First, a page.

It has long been a criticism of our nation’s legal system that our family laws do not keep up with our reproductive science. Artificial insemination, for example, can cause a myriad of legal headaches over paternity, maternity, visitation rights and child support. This is because legal situations can arise for which no law has yet been written, leading to extensive and often complicated litigation in Minnesota and across the nation.
The problem is exacerbated by the fact that issues such as child support and custody matter so much to all parties involved. Often, parents care so deeply about their children’s lives that they are willing to go to any lengths to ensure that they maintain custody. This can sometimes lead to extremely contentious court battles.
But what happens when the custody battle is not over a child, but an embryo that may one day become a child? Here, again, is a case family law lagging behind reproductive technology.
Increasingly, spouses have begun freezing embryos as part of the artificial insemination process. When a divorce occurs during this process, the fate of the frozen embryos is thrown into question.
Take, for example, a recent case from Maryland. A pair of spouses chose to divorce when they had nine frozen, fertilized embryos at a nearby artificial insemination facility. Under an agreement signed with the facility, the woman gained custody of them in the divorce. The man sued, however, claiming that the woman, who intended to use the embryos to conceive a second child, was taking away his right to refuse to become a father again.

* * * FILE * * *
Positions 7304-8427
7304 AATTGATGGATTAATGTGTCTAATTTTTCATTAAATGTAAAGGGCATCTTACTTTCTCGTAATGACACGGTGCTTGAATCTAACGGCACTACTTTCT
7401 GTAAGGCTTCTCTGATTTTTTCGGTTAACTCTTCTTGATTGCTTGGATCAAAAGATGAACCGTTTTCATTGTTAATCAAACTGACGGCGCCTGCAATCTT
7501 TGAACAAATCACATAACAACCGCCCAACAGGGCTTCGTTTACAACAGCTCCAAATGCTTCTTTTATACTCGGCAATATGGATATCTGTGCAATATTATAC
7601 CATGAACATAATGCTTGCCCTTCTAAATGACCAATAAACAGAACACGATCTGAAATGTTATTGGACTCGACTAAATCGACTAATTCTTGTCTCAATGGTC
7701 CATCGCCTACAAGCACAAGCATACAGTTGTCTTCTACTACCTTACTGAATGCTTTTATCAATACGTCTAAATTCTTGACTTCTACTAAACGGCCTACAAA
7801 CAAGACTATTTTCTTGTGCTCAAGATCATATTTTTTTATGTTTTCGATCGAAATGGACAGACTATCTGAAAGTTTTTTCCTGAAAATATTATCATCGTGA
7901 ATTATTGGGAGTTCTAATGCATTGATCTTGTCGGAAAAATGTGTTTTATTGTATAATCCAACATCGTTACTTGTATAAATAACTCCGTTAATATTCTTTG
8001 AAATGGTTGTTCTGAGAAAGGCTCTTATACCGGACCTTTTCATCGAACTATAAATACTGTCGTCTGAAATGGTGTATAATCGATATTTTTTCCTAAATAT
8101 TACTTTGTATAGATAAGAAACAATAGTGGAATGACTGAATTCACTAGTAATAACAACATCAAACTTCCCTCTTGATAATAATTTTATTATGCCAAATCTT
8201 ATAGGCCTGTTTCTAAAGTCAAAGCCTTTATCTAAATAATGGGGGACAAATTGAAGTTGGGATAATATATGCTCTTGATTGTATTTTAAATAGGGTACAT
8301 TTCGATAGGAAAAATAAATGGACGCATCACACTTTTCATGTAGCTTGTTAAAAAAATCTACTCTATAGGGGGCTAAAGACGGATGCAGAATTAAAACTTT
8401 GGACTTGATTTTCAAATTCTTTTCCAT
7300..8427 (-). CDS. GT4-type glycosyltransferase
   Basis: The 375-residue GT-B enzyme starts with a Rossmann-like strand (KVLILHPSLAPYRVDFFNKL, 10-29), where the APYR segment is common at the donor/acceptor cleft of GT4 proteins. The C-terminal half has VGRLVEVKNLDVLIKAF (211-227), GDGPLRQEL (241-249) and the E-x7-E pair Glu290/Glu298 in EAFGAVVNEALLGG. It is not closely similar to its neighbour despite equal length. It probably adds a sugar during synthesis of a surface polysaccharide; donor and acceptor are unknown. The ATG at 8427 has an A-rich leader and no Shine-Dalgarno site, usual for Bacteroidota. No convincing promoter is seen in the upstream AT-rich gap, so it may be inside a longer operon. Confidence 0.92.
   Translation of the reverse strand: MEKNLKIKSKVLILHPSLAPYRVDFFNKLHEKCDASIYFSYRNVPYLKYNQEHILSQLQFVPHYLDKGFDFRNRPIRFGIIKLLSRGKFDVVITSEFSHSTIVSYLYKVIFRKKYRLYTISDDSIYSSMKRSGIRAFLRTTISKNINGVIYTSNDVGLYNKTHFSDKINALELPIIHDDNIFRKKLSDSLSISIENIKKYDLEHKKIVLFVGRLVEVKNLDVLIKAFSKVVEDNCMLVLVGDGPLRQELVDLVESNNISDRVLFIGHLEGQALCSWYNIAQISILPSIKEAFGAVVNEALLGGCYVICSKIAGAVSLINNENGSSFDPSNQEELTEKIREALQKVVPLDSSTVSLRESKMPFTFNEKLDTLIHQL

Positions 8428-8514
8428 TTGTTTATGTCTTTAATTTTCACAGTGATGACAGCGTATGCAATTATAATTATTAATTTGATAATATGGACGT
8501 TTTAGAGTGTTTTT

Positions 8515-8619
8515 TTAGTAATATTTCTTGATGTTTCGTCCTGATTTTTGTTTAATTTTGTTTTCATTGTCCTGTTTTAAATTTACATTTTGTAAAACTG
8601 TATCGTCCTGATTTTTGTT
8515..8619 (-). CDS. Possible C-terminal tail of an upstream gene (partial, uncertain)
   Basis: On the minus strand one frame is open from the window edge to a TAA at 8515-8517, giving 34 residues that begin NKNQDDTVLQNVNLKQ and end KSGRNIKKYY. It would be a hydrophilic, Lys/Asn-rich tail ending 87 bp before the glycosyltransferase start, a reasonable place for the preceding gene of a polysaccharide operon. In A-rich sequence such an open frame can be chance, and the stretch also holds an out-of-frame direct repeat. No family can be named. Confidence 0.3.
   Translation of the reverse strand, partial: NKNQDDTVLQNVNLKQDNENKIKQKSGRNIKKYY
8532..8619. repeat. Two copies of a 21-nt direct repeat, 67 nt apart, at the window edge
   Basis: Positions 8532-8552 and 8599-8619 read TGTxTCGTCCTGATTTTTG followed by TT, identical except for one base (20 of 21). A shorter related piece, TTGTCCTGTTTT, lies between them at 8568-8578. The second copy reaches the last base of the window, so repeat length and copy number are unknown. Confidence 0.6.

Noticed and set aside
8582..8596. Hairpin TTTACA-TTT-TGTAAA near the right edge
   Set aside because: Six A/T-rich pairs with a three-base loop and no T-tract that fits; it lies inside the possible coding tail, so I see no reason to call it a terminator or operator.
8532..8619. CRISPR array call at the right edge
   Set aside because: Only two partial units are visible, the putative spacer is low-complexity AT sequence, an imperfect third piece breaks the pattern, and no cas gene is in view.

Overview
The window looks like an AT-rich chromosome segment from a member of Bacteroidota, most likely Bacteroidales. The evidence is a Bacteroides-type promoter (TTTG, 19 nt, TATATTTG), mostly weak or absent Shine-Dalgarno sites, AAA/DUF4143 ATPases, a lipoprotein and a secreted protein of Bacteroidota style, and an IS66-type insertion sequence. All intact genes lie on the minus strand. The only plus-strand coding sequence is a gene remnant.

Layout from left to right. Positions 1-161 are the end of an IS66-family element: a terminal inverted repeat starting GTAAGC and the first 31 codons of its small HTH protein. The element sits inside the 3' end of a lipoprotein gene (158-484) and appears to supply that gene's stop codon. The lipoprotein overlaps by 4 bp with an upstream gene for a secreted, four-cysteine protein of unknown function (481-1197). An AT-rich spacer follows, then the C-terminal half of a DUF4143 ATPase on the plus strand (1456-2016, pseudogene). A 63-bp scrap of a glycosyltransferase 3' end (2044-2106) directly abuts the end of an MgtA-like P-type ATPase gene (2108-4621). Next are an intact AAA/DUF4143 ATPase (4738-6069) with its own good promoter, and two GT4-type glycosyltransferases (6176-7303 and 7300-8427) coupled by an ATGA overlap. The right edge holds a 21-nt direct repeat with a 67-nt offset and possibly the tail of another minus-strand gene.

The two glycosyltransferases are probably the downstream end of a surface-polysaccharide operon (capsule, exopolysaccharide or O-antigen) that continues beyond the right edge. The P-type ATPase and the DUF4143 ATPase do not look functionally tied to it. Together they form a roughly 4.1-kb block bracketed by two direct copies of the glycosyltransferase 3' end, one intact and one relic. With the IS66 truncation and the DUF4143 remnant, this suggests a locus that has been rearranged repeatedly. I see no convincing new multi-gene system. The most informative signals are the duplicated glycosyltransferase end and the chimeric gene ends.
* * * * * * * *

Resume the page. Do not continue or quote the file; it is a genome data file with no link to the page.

The issue has a number of complications. Primarily, if the woman gives birth again, the man would be biological father, and thus on the hook for child support payments – even though the embryos were implanted against his will. Even if the woman waived her right to child support, he could still be forced to pay child support to the state government if the child ever takes advantage of state-provided emergency services, such as food aid or health care.
The couple was divorced in 2012, but the court case is still being decided.
Experts say there is one powerful way to avoid such contentious issues: Sign a prenuptial agreement that defines the fate of any frozen embryos. Prenuptial agreements have the power to sidestep a number of contentious divorce-related issues. Determining the outcome of frozen embryos beforehand could save couples a great deal of time, effort and money in the long run.
The Washington Times, “Are unborn children people or property in a divorce, and who decides?” Myra Fleischer, Sep. 19, 2013